How to plan a sustainable tourism trip to Cornwall's coastal areas?

11 June 2024

Engaging in sustainable tourism means preserving the natural environment, promoting local culture, and stimulating the economy of the places you visit. The beautiful county of Cornwall, located in the southwest of England, offers an array of coastal areas that are perfect for a sustainable tourism trip. Below, we'll guide you through the process of planning such a trip, focusing on the best times to visit, the most scenic beach towns, and how to respect and help sustain the local environment and economy.

When is the Best Time to Visit Cornwall’s Coastal Towns?

Understanding the best time to visit Cornwall can significantly improve your trip. Cornwall's coastal areas are stunning year-round, but it's the Summer months where they truly shine. However, consider planning your visit in the shoulder seasons—Spring and Autumn—to avoid the peak tourist traffic.

Spring offers a quieter stay, as many tourists are yet to begin their travels. The weather is generally mild during this time, making it perfect for long coastal walks and picnics on the beach. The spring flower blooms, particularly the wild primroses and bluebells, add an extra touch of magic to the Cornish countryside.

Autumn, on the other hand, provides a different perspective of Cornwall's coastal beauty. The mild weather persists, and the changing colors of the foliage create a picturesque backdrop for your trip. This is also a great time for bird-watching, as numerous migratory species pass through Cornwall at this time.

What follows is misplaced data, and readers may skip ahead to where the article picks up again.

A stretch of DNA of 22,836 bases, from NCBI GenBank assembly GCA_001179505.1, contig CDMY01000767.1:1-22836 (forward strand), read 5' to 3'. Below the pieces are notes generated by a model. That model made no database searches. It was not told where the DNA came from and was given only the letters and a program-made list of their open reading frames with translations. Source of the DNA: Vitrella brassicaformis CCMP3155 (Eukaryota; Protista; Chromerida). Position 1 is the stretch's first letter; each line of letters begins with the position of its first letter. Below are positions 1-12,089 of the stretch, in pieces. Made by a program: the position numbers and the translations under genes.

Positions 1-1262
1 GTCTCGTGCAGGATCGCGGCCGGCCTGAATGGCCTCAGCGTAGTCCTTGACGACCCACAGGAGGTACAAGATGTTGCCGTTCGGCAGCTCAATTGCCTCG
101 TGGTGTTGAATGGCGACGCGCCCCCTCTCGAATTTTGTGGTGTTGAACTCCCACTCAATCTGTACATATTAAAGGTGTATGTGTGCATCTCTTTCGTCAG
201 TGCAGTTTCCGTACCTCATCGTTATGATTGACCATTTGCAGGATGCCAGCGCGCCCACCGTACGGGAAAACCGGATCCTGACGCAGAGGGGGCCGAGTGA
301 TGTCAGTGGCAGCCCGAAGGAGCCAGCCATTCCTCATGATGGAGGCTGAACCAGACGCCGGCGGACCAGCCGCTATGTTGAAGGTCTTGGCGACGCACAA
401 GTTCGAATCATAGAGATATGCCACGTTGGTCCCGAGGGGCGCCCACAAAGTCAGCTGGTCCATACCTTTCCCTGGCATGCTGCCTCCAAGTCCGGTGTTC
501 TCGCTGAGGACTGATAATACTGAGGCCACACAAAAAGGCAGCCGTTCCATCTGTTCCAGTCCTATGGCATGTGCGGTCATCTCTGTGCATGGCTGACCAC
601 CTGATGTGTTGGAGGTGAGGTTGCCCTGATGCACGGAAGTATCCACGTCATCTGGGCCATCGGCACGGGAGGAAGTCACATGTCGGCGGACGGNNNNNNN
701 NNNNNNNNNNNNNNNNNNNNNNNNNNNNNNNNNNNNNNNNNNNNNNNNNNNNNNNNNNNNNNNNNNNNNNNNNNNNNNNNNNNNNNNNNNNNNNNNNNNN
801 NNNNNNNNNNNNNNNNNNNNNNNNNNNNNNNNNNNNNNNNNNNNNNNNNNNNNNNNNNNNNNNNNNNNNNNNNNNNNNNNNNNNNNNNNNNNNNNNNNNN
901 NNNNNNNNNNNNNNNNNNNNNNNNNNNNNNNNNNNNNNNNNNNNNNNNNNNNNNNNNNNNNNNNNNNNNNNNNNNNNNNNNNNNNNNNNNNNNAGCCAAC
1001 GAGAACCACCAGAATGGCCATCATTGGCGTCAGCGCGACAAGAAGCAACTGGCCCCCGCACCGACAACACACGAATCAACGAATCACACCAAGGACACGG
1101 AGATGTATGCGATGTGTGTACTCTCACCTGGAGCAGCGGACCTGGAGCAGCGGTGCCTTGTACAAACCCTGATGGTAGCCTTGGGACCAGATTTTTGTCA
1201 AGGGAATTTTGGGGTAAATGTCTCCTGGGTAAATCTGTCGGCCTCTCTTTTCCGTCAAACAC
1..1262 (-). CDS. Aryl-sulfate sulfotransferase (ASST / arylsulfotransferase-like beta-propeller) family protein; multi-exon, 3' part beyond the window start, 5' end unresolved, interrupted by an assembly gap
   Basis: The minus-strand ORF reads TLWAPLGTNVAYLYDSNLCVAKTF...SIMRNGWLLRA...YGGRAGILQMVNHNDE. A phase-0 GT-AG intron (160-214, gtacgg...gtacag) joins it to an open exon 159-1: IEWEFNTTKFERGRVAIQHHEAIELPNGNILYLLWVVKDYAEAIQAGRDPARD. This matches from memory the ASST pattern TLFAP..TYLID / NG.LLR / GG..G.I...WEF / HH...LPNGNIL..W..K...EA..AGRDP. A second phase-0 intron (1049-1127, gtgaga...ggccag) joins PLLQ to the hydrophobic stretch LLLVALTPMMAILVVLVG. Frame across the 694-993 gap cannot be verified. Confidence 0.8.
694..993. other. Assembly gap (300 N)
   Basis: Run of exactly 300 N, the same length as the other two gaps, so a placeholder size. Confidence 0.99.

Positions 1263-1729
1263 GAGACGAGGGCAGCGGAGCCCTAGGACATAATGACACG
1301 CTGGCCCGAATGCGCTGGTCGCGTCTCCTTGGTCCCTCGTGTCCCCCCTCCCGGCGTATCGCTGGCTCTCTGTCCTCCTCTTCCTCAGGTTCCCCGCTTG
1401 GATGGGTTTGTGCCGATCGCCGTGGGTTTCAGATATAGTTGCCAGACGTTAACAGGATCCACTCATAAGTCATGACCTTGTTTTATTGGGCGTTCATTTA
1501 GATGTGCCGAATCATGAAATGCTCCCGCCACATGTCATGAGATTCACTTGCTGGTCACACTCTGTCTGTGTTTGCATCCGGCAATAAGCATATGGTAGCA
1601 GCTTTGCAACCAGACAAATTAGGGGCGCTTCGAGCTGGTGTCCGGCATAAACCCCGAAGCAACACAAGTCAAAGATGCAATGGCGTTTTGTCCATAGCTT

Remember, sustainable tourism means avoiding contributing to over-tourism, so consider these less busy times for your visit.

How to Choose the Best Coastal Towns to Visit?

Cornwall is brimming with charming coastal towns each with its unique allure. Here are a few towns that you should consider for your sustainable tourism trip.

St Ives is a must-visit. Known for its thriving arts scene, you can visit the Tate St Ives and the Barbara Hepworth Museum and Sculpture Garden. It's also home to Porthminster Beach, where you can relax on the sand or take a dip in the clear blue waters. St Ives also offers a range of sustainable accommodation options, from eco-friendly hotels to self-catering cottages.

Looe is another town that will captivate you. This fishing town is split into East Looe and West Looe by the river running through its center. Here, you can enjoy fresh, locally-caught seafood, explore the narrow streets filled with independent shops, or visit the local wildlife on Looe Island.

Lastly, consider a visit to Bude, a tranquil town known for its stunning beaches and outdoor activities. You can surf at Summerleaze Beach, walk along the Bude Sea Pool, or explore the Bude Canal. It's a haven for those looking to connect with nature.

Each of these towns offers a unique slice of Cornish life and provides opportunities for you to support local businesses and engage in eco-friendly activities.

How to Enjoy Cornwall’s Beaches Sustainably?

Cornwall boasts over 300 miles of coastline, which includes some of the best beaches in England. Being a responsible visitor means enjoying these natural wonders without causing harm.

Follow the countryside code: leave no trace. Take your litter with you or dispose of it properly in provided bins. Stick to marked paths when walking to prevent erosion and disturbance to local wildlife.

Consider using eco-friendly sunscreens to protect the marine life. Many traditional sunscreens contain chemicals harmful to coral and other marine organisms. Also, if you're planning a beach barbecue or picnic, make sure it's permitted and ensure you leave no trace behind.

Where to Stay for a Sustainable Trip?

Choosing accommodation that adheres to sustainable practices is a crucial part of planning your trip. Look for establishments that use renewable energy, recycle waste, employ local staff, and support community initiatives.

Cornwall offers a variety of eco-friendly hotels and guesthouses. The Scarlet Hotel in Mawgan Porth, for example, is an adults-only hotel known for its eco-credentials. It uses renewable energy, has a natural reed-bed swimming pool, and offers locally-sourced organic food.